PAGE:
Essay | Riding bicycles to save the planet
One time when I was a child, I waited for weeks, hoping to see my father arrive and lead us to the annual Christmas gathering. After some time, he still had not come and we were getting sick of waiting.
But all of a sudden, my friends glimpsed him from afar and one of them ran inside to notify me of my father’s long awaited arrival. I rushed outside watching him come closer and closer. He was not walking or driving, but riding on a strange device.
My old man was riding on a bicycle wearing a beautiful smile. I’m sure he expected me to return the smile but I became disappointed the more he drew closer, so I turned my back. I went inside the house with my head hanging down.
I had suffered disappointment because I saw my father on a bicycle when virtually all the other fathers on my street had by that time switched to cars.
For a long time, bicycles had been a popular form of transportation for people of all classes in Nigeria. Then in the early 1990s, the mentality shared by most people in my community changed to prefer cars over bicycles, relegating them to be considered only suitable for the poor and lower class.
The use of bicycles in Nigeria has been drastically reduced over the years in the name of development, notably since the beginning of the 4th Republic. This period of economic and political reform in Nigeria started in 1999 and initiated many market reforms.
These days, almost everyone prefers motorcycles for both close and long distance trips. Car ownership has even turned into competition, with many seeing cars as a status symbol.
According to O.J. Matthew, a Research Fellow in the Institute of Ecology and Environmental Studies, Obafemi Awolowo University Nigeria, “Carbon dioxide and other notable greenhouse gases, such as methane, tropospheric ozone, and halogen gases, are known to produce a warming effect that triggers climate change.” Individuals have some control over greenhouse gas emissions as, “one of the leading sources of carbon emissions to the atmosphere is transportation. Therefore, choosing to always ride a bicycle over a few car trips, as your transportation habits, could significantly help to protect the environment from climate change impacts,” Matthew said.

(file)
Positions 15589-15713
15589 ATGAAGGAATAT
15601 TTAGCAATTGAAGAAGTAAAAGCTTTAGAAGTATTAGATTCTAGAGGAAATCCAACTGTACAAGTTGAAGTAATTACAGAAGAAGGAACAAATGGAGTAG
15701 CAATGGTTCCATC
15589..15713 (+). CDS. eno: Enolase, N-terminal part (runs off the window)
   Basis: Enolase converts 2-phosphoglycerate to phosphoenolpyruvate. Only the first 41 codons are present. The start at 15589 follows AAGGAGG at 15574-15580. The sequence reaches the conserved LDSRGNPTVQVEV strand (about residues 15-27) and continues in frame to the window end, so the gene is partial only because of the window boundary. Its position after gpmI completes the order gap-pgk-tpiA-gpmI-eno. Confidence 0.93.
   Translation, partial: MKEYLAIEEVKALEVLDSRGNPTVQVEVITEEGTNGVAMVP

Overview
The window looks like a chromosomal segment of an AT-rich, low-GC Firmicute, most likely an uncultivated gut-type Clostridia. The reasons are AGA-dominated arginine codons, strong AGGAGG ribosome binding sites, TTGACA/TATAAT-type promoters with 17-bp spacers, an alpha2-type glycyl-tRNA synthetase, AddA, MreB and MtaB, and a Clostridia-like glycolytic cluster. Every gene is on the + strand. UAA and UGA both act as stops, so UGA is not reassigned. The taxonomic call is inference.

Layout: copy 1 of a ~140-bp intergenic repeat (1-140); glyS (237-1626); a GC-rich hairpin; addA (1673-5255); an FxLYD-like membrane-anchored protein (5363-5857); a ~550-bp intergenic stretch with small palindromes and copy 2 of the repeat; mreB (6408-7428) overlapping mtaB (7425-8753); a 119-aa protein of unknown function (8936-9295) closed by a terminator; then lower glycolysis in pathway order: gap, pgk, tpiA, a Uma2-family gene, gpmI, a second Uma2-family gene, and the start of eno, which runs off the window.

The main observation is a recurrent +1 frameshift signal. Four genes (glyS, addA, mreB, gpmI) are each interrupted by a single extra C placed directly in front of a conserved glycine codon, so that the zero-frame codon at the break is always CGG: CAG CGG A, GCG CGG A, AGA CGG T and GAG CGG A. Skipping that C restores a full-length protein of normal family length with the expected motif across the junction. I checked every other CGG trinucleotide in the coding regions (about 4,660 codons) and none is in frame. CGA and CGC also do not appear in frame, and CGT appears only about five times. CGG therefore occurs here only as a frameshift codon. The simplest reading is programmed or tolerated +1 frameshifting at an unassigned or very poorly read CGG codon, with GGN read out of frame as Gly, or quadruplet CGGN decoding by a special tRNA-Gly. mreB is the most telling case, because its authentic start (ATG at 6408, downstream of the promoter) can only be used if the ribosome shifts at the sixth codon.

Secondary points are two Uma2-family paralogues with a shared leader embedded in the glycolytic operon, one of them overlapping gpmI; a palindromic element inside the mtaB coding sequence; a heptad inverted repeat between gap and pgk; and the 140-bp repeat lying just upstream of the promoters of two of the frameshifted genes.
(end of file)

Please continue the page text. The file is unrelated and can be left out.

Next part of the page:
Unfortunately, according to CEIC Data Global Database, vehicle registrations rose nationally in Nigeria from 3,750 in 2015 to 11,605 in 2020.
My efforts to save the bikes
In my neighborhood, it is not uncommon to see a family of five with five different cars parked in their compound.
The tendency of people in my country to prefer cars over bicycles seems to be a result of a lack of education.
In order to address this, I shared a vision back in 2016 to increase education and familiarity with the role of bicycles on the environment.
This was aimed at people in my locality and I took every opportunity possible to start teaching people how to ride bicycles. At the time, I was the President of Environmental Control and Management Students’ Association (ECOMSA) in my school which led me to meet an organization of young people called ‘Life Fitness Cycling Club’ (LFCC). We struck a deal by subtly reintroducing cycling to the people and massively campaigning for bicycle riding in the society using social media and in-person meetings.
I led ECOMSA to push the concept of bicycle riding harder during the commemoration of World Environment Day 2016 held in Obafemi Awolowo University Ile-Ife Nigeria in collaboration with Life Fitness Cycling Club which recorded approximately 100 participants while thousands watched our activities online.